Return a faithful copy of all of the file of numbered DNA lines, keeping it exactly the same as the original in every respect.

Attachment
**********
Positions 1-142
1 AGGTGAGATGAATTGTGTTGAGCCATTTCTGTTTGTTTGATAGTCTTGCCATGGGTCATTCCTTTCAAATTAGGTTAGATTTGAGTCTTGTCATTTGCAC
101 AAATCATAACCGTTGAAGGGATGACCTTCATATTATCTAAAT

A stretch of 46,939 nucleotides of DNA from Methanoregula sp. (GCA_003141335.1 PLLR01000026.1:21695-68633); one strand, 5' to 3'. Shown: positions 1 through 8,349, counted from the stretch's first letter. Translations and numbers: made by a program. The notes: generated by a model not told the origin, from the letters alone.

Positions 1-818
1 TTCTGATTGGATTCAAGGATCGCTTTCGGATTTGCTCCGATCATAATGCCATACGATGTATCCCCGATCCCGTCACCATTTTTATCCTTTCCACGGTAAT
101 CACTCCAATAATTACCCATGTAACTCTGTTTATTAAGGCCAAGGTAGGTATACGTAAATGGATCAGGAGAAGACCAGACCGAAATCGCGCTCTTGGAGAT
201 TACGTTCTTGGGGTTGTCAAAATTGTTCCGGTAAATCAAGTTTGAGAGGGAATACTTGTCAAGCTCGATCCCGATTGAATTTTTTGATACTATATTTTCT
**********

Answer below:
Positions 1-142
1 AGGTGAGATGAATTGTGTTGAGCCATTTCTGTTTGTTTGATAGTCTTGCCATGGGTCATTCCTTTCAAATTAGGTTAGATTTGAGTCTTGTCATTTGCAC
101 AAATCATAACCGTTGAAGGGATGACCTTCATATTATCTAAAT

A stretch of 46,939 nucleotides of DNA from Methanoregula sp. (GCA_003141335.1 PLLR01000026.1:21695-68633); one strand, 5' to 3'. Shown: positions 1 through 8,349, counted from the stretch's first letter. Translations and numbers: made by a program. The notes: generated by a model not told the origin, from the letters alone.

Positions 1-818
1 TTCTGATTGGATTCAAGGATCGCTTTCGGATTTGCTCCGATCATAATGCCATACGATGTATCCCCGATCCCGTCACCATTTTTATCCTTTCCACGGTAAT
101 CACTCCAATAATTACCCATGTAACTCTGTTTATTAAGGCCAAGGTAGGTATACGTAAATGGATCAGGAGAAGACCAGACCGAAATCGCGCTCTTGGAGAT
201 TACGTTCTTGGGGTTGTCAAAATTGTTCCGGTAAATCAAGTTTGAGAGGGAATACTTGTCAAGCTCGATCCCGATTGAATTTTTTGATACTATATTTTCT